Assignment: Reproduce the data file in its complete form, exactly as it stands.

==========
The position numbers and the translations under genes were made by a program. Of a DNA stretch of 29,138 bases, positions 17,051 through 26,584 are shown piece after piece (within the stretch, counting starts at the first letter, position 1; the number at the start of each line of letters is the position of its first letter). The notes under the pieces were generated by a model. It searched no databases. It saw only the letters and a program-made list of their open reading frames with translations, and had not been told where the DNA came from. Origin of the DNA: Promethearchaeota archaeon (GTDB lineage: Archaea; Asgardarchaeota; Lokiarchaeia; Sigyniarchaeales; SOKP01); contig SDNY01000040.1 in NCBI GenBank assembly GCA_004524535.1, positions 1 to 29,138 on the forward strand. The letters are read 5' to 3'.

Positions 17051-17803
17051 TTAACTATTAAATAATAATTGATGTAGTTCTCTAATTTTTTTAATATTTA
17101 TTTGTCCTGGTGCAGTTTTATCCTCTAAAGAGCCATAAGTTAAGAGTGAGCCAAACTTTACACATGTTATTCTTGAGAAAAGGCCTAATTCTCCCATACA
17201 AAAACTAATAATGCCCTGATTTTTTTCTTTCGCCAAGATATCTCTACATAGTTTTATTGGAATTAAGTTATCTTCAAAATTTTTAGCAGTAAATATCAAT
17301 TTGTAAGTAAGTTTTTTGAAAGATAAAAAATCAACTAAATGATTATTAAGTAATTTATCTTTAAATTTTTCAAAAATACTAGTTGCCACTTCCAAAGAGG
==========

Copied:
The position numbers and the translations under genes were made by a program. Of a DNA stretch of 29,138 bases, positions 17,051 through 26,584 are shown piece after piece (within the stretch, counting starts at the first letter, position 1; the number at the start of each line of letters is the position of its first letter). The notes under the pieces were generated by a model. It searched no databases. It saw only the letters and a program-made list of their open reading frames with translations, and had not been told where the DNA came from. Origin of the DNA: Promethearchaeota archaeon (GTDB lineage: Archaea; Asgardarchaeota; Lokiarchaeia; Sigyniarchaeales; SOKP01); contig SDNY01000040.1 in NCBI GenBank assembly GCA_004524535.1, positions 1 to 29,138 on the forward strand. The letters are read 5' to 3'.

Positions 17051-17803
17051 TTAACTATTAAATAATAATTGATGTAGTTCTCTAATTTTTTTAATATTTA
17101 TTTGTCCTGGTGCAGTTTTATCCTCTAAAGAGCCATAAGTTAAGAGTGAGCCAAACTTTACACATGTTATTCTTGAGAAAAGGCCTAATTCTCCCATACA
17201 AAAACTAATAATGCCCTGATTTTTTTCTTTCGCCAAGATATCTCTACATAGTTTTATTGGAATTAAGTTATCTTCAAAATTTTTAGCAGTAAATATCAAT
17301 TTGTAAGTAAGTTTTTTGAAAGATAAAAAATCAACTAAATGATTATTAAGTAATTTATCTTTAAATTTTTCAAAAATACTAGTTGCCACTTCCAAAGAGG